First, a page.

Shūsaku Endō’s Silence is now widely regarded as a modern classic. The initial reaction of Japanese Catholics, however, was largely hostile. The Bishop of Nagasaki ordered his flock not to read the book, while Catholic critics lined up to criticize it—especially the key scene in which the Portuguese priest Rodrigues places his foot on the fumie, an engraving of the face of Christ fixed onto a wooden board, in an act of apostasy.
A Catholic himself, Endō knew that he could not rely on the tiny Catholic community in Japan if he was to achieve publishing or critical success. And Silence was an undoubted success, with 750,000 copies of the 1966 hardback edition and over double that number of paperbacks sold. Part of the reason for these impressive sales figures was the book’s resonance among left-wing Japanese readers, who saw in the struggles of the Jesuit missionaries something akin to the situation their Marxist predecessors had faced in the 1930s.
When Silence was translated into English, Endō won supporters outside Japan, with Graham Greene and John Updike securing the book’s wider recognition and critical acclaim. Arguably what attracted many readers in the West was the same thing that had dismayed Japanese Catholics. A novel about doubt, the problem of evil, and the silence of God captured the Western zeitgeist perfectly.
What is most striking about Silence, when one re-reads it today, is the extent to which it is a novel of its time. Rodrigues, in particular, is plagued by a very modern form of doubt. Almost immediately after his arrival in Japan and before his own arrest, he urges Japanese Catholics to trample on the fumie and is scathing about the promise of Paradise. Tormented by the silence of God, he has a surprisingly secular understanding of the world. Given the nature of his mission and the era in which the book is set—the mid–seventeenth century—this understanding seems historically implausible. But as both Martin Scorsese (in his introduction to the most recent edition of the novel) and Francis Mathy (in his introduction to The Golden Country, a sort of theatrical prequel to the novel) point out, Endō was motivated not primarily by a desire for historical veracity, but by his own contemporary concerns.
Since theodicy springs from a very modern understanding of the relationship between God and man, it makes sense to see Silence not so much as an authentically historical novel but rather as an existential or even political one, with Orwell’s Winston Smith being Rodrigues’s most significant literary antecedent. The Portuguese priest may not come to love his equivalent of Big Brother but, after interrogation and the threat of torture, he does submit to the intransigent political power of his day and willingly serves it.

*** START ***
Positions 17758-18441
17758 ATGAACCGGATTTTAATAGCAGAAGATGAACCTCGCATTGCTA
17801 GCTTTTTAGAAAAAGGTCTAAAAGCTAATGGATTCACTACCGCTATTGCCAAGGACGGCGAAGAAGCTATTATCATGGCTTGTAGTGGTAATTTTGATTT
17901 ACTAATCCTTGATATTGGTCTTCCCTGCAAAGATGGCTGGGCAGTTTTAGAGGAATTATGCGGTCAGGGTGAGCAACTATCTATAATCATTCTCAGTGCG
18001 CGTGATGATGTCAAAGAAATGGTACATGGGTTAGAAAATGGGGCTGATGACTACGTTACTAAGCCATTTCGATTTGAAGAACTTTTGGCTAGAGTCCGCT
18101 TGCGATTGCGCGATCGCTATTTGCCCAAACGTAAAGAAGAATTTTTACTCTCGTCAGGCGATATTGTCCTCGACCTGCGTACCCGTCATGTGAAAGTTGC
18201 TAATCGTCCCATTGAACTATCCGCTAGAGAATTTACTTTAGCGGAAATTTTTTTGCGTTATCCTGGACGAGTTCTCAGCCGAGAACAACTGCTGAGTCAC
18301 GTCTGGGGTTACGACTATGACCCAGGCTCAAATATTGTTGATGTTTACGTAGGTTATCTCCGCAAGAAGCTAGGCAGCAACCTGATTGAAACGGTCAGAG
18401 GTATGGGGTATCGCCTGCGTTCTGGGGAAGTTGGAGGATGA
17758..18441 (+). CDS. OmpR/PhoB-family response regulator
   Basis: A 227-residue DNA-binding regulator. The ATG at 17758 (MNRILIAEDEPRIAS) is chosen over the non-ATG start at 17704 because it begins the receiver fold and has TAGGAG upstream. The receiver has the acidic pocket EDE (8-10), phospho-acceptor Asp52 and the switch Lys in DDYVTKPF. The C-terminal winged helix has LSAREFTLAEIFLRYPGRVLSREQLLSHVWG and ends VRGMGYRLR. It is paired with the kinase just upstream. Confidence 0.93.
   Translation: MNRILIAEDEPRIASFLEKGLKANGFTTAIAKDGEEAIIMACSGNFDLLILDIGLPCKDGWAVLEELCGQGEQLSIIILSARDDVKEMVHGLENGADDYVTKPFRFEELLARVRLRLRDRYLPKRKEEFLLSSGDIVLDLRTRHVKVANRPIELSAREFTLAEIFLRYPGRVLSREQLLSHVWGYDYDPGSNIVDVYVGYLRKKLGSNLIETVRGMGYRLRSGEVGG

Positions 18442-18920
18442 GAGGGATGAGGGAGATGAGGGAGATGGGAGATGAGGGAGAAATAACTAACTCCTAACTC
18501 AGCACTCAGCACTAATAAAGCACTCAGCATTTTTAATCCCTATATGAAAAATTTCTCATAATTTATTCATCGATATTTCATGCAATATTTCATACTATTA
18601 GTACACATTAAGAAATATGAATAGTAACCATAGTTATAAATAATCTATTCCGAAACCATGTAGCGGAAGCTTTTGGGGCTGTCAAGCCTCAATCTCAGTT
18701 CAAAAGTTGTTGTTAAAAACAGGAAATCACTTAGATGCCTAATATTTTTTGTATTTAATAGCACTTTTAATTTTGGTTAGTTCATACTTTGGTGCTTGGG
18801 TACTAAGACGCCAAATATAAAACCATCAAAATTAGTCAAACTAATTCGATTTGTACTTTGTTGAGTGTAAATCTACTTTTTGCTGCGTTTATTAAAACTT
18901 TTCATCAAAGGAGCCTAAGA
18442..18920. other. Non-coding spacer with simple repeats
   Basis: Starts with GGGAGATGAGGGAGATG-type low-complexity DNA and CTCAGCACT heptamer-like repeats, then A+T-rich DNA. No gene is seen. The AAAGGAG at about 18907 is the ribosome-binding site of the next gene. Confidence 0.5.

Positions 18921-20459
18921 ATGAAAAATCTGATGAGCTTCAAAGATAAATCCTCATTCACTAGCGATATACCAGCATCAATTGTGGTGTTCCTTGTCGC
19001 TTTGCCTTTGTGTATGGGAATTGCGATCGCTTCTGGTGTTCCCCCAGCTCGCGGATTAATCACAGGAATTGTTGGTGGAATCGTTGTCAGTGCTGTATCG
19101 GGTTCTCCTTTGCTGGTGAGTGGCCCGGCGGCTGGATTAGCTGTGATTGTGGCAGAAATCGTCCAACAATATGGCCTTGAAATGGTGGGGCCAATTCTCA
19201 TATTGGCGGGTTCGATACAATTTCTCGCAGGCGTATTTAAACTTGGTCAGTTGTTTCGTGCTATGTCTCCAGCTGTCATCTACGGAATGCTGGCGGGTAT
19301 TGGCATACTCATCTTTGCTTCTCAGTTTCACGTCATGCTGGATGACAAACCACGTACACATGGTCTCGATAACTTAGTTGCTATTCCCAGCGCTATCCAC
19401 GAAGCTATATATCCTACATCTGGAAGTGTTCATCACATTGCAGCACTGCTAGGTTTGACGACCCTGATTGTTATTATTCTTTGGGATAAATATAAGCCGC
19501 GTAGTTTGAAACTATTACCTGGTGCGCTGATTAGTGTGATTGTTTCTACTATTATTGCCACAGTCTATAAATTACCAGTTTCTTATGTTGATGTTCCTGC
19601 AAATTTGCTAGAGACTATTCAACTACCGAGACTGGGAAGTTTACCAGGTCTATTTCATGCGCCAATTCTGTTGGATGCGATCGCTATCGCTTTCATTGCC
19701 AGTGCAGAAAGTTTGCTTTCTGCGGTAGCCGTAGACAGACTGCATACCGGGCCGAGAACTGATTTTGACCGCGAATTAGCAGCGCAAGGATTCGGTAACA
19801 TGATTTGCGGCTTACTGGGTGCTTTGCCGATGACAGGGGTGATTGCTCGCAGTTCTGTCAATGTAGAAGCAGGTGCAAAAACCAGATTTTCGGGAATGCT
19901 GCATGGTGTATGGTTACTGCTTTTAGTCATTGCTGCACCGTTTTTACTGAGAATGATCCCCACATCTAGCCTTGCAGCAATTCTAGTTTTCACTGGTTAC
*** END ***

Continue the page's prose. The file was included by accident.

However, Silence is a complex novel that resists straightforward readings. As readers, we struggle along with Rodrigues to make sense of his motivations and actions. Did Jesus speak to him from the fumie? Did he place his foot on it to save Japanese Christians or to save himself? Did he apostatize at all, or did he simply find another way of being Christian? We are never allowed to settle into certainty, partly because questions and doubts are built into the very structure of the novel.
Opening with an apparently historical and biographical explanation of the apostasy of Fr. Ferreira, the Portuguese Provincial and leader of the Jesuit mission in Japan, the narrative quickly shifts to one of Ferreira’s letters and then to a series of letters from Sebastian Rodrigues. When Rodrigues is captured, Endō’s approach changes again, this time to a third-person narrative, though that too is subverted by later diary entries giving different perspectives on the events of the novel. Endō’s mastery of form prevents us from reaching definitive conclusions about Rodrigues’s shocking act of submission.
Japan’s Christian Century (from St Francis Xavier’s arrival in 1549 to 1638, when Christianity was definitively banned) and the subsequent era of persecution continue to fascinate Japanese novelists, manga and anime authors, and even video game designers. In an attempt to make sense of contemporary globalising tendencies, artists from many different backgrounds have returned to the sixteenth and seventeenth centuries to explore what it is to be Japanese. What troubled many Japanese Catholic readers at the time of Silence’s publication was that Endō’s position on this important question seemed to put him at odds with his own Church. They struggled with a novel that apparently suggested that the uniqueness of Japan necessitated a rejection of the catholicity of Catholicism.
But there is another sense in which the legacy of Silence is troubling. Because of the novel’s success, Endō is often seen as the representative Japanese Catholic author, even the representative Japanese Catholic. This perception has led to the neglect of the works of other fine Catholic writers, such as Sono Ayako, Miura Shumon, Shimao Toshio, Tanaka Chikao, Tanaka Sumie, Takahashi Takako, and Kaga Otohiko. Kaga is a particularly interesting example. Having converted to Catholicism under the influence of Endō, he wrote Takayama Ukon, a novel about the life of a Samurai who converted to Christianity. But novels about faith are not always so popular with Western publishers and so, unlike Silence, Takayama Ukon has not yet been translated into English.
If, as seems entirely likely, Scorsese’s film of Silence creates renewed interest in the work of Shūsaku Endō, let us hope that it also leads to an appreciation of what other Japanese Catholic authors have to offer. Sometimes silence is a reminder that we haven’t been listening carefully enough.
Roy Peachey is a doctoral student at the John Paul II Institute for Marriage and Family, Melbourne and teaches at Woldingham School in the UK.
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